The Reserve Bank of India’s Governor Urjit Patel has completed his first year in office, amid all banking blues. Patel took the charge of the apex body in midst of major monetary and banking reformations, the major being the demonetisation.
This year banking industry also struggled to get over the massive blow of Non-Performing Assets (NPAs).
Patel’s helm also includes the much speculated monetary policy of the RBI initiated in October 2016. The move attracted a lot of flak from several critics for appeasing the Centre.
Unlike his predecessor Raghuram Rajan, Patel has kept a low-profile so far and has delivered merely six speeches since the beginning of his tenure. However, Rajan has mentioned in his book of giving one speech every month on an average.
Patel has been vocal on several issues namely loan waivers, improved alignment of the rate on small savings schemes for policy transmission, and also on the capital restructuring of public sector banks.
Demonetisation, in particular, has garnered several criticisms from the common populace for the hardships that have faced due to the banning of high denomination notes. According to various experts, the decision was revolutionary and thus called for an extensive communication from the RBI.
Identification of the NPAs completed before Patel was designated but the task of finding a resolution to this challenge is still waiting to see the light of the day. The matter has been taking a lot more the usual time and bankers assume that it is soon going to hit the interest dues.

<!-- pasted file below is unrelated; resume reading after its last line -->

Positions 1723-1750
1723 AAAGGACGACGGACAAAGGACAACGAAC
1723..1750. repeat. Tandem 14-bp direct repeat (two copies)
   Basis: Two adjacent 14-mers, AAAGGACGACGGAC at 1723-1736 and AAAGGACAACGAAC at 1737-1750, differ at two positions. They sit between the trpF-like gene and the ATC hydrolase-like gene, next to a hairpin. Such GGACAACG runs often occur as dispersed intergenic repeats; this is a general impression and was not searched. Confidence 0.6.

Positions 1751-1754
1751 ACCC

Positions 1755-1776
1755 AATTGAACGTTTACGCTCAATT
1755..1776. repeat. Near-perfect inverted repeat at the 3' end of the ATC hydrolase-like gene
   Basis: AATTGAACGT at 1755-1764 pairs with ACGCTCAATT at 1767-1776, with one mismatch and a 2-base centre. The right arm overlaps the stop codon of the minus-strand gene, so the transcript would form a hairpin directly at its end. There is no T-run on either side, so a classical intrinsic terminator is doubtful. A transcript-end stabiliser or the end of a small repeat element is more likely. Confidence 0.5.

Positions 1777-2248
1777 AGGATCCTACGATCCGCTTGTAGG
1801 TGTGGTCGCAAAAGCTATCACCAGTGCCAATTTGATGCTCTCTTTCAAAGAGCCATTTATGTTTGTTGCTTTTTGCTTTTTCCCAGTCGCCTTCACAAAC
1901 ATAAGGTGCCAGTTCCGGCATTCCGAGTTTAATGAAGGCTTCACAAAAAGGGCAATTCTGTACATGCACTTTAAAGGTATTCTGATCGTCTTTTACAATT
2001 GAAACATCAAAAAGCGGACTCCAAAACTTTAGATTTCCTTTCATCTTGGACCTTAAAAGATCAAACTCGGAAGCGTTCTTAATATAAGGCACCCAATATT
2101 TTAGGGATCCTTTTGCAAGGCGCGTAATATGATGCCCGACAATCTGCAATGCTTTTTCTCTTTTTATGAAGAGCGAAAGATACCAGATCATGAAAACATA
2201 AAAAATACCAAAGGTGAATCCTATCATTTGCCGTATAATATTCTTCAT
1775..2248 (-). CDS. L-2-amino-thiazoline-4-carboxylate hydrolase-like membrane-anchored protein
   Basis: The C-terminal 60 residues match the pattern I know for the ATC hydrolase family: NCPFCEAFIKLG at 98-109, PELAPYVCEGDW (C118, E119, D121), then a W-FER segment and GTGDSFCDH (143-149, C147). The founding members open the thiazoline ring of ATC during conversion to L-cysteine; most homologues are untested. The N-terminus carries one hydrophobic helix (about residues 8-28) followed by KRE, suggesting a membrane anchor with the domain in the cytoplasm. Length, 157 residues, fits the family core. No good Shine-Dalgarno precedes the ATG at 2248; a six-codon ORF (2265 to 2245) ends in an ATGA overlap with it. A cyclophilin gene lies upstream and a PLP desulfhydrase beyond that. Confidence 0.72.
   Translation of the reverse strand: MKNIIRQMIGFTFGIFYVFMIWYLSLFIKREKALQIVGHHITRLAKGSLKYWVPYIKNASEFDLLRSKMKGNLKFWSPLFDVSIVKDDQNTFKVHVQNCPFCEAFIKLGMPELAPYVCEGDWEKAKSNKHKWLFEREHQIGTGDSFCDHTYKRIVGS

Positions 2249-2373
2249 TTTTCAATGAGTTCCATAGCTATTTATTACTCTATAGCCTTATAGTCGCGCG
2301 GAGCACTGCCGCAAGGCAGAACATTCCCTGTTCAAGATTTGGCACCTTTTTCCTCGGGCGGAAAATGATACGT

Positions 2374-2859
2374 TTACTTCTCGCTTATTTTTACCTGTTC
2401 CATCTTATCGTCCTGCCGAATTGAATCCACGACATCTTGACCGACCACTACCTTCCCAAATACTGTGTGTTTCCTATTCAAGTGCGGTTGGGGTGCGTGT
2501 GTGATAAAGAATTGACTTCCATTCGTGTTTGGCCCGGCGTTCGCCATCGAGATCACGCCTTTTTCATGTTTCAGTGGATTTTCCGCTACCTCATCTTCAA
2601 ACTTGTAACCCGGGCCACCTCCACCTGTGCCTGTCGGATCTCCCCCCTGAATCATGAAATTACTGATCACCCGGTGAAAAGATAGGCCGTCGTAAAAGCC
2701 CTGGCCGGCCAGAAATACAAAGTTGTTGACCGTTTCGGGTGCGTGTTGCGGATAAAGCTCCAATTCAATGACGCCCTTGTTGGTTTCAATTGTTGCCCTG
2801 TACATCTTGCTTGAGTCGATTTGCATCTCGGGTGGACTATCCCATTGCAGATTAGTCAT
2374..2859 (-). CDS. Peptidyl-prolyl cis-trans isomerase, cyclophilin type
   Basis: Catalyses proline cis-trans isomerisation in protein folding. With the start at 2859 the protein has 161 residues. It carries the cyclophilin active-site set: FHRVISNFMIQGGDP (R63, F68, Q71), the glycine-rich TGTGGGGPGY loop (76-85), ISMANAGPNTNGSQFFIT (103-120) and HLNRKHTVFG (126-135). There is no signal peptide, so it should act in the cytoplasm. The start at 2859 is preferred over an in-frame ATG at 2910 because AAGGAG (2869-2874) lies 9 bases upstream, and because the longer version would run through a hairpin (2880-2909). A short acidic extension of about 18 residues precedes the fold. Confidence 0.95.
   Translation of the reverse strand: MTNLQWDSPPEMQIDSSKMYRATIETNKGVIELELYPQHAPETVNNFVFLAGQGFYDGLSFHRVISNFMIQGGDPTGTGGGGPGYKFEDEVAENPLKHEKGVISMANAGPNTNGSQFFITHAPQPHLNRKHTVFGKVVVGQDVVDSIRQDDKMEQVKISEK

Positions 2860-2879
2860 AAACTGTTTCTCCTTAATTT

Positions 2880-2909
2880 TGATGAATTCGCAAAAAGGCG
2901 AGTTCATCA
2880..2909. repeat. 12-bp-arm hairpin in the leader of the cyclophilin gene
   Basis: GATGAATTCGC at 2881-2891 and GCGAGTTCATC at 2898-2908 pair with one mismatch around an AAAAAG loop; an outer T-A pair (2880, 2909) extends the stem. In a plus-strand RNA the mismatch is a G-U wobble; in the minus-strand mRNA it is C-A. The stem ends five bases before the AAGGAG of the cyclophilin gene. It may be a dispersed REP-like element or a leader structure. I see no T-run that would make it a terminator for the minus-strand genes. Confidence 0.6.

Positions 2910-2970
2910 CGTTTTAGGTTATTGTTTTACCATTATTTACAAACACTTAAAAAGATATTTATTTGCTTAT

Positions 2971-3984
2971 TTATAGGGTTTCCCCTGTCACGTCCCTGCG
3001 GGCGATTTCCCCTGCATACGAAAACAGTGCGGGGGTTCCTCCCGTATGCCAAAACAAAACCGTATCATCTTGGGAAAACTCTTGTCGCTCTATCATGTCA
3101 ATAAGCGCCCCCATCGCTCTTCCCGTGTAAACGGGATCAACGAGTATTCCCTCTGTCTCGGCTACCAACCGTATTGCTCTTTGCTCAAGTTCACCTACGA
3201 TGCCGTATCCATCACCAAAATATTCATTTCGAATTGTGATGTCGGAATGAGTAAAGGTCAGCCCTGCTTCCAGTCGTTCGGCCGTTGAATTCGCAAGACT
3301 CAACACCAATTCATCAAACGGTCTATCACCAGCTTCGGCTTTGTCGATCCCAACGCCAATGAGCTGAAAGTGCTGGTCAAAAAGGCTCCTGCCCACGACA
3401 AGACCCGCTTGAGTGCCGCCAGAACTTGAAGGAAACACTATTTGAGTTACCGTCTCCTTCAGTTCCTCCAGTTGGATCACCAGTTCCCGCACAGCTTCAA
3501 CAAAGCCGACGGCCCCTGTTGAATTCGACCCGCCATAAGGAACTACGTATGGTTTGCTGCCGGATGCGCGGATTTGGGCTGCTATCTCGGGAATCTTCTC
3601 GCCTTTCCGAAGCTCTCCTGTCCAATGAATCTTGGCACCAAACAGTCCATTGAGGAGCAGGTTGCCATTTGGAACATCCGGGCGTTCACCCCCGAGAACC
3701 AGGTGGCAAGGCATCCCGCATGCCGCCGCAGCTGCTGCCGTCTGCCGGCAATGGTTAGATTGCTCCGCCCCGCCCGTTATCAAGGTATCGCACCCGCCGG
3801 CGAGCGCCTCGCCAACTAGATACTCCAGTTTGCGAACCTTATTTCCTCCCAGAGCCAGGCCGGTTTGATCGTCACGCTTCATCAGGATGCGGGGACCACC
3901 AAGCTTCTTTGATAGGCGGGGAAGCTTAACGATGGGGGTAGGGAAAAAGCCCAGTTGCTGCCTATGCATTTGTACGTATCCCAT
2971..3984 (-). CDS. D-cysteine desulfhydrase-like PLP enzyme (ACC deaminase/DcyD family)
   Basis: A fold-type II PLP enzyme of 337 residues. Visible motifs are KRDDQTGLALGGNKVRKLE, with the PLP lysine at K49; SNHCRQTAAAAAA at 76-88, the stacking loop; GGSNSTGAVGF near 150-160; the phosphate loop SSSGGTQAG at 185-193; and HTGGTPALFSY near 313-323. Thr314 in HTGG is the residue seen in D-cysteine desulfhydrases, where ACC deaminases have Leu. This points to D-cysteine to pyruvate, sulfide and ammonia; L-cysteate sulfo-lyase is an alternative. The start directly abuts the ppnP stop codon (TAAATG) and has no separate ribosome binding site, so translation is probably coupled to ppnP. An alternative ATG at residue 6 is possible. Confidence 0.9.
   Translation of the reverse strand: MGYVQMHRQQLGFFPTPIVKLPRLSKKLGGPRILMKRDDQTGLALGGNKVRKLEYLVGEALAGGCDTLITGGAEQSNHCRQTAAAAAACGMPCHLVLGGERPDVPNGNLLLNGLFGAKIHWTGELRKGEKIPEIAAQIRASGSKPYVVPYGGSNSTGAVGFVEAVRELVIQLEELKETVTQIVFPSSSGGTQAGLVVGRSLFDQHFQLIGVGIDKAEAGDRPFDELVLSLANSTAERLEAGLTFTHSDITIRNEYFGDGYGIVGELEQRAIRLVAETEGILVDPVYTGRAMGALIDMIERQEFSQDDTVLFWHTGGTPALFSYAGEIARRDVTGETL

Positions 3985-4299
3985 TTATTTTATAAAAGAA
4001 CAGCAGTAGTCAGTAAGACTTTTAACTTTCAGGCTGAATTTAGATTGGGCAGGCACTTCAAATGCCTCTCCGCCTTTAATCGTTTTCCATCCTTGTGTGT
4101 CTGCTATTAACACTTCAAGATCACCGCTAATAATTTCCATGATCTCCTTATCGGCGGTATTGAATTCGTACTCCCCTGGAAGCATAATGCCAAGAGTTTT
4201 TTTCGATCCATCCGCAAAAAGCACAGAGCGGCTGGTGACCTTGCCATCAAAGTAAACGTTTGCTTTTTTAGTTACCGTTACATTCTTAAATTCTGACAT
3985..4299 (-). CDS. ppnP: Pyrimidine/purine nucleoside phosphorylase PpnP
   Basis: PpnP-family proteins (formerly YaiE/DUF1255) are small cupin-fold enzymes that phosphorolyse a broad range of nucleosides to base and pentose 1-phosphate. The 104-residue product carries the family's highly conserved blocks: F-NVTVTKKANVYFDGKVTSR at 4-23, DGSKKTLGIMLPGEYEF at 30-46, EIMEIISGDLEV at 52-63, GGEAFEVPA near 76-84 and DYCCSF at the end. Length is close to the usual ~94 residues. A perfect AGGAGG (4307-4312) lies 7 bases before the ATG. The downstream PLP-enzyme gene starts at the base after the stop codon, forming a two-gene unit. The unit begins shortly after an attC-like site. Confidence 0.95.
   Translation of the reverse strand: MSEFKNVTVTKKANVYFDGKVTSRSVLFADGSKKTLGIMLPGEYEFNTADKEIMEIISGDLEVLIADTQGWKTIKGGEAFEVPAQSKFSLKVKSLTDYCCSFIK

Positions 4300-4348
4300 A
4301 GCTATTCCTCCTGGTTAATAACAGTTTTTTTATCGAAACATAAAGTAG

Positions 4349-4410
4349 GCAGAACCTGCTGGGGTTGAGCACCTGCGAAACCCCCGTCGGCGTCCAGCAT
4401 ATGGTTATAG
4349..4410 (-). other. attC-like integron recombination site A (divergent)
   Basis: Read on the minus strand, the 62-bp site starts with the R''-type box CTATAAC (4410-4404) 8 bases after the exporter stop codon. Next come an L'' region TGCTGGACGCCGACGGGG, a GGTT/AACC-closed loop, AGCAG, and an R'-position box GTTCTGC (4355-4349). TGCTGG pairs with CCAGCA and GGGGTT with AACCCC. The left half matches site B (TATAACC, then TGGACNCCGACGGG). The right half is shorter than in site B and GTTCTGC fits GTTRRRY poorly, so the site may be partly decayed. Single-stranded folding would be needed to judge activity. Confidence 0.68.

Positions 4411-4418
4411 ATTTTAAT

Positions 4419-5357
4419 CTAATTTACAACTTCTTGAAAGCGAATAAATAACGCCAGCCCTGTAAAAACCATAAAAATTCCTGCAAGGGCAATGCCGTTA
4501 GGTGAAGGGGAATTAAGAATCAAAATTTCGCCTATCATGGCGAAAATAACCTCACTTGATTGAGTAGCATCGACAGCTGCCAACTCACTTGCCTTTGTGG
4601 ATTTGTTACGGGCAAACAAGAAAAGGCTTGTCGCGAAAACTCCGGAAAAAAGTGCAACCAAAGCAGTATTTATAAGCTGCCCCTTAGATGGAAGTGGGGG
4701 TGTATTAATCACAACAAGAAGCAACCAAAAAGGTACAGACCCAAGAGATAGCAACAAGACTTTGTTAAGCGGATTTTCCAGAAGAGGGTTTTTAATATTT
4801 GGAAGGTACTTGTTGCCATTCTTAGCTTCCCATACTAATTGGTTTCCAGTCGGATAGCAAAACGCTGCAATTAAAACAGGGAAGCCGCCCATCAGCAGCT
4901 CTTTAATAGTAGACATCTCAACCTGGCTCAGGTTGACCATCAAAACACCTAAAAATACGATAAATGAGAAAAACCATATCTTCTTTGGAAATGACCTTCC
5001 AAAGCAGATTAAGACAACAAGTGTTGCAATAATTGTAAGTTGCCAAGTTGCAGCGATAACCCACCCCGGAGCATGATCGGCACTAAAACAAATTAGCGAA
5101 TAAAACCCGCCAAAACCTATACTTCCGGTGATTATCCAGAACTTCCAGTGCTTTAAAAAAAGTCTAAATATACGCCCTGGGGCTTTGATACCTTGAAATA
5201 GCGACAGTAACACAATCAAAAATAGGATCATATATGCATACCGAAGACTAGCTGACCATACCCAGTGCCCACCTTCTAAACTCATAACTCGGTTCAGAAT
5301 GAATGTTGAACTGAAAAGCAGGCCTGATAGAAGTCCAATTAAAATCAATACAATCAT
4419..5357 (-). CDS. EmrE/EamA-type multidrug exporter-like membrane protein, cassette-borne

Going tough on the defaulters, RBI amended the Banking Regulation Act, empowering itself to direct banks to call for proceedings against defaulters depending on the Insolvency and Bankruptcy Code.
Some of the major resolutions initiated by Patel during the first year of his appointment include rectifying the accountability within banks to unveil
Some of the key decisions that Patel took during his one-year stint include improving accountability among banks, directing banks to disclose the identities of major defaulters pertaining to NPAs during FY16 and identifying 12 large corporate accounts for insolvency action.
Post this order, RBI drew a list of 12 major defaulters and asked the banks to proceed with insolvency against them. Similarly, the apex bank also revealed the second list released on August 29 that comprises of a minimum of 26 defaulters and banks have been directed to come up with a resolution by December 13.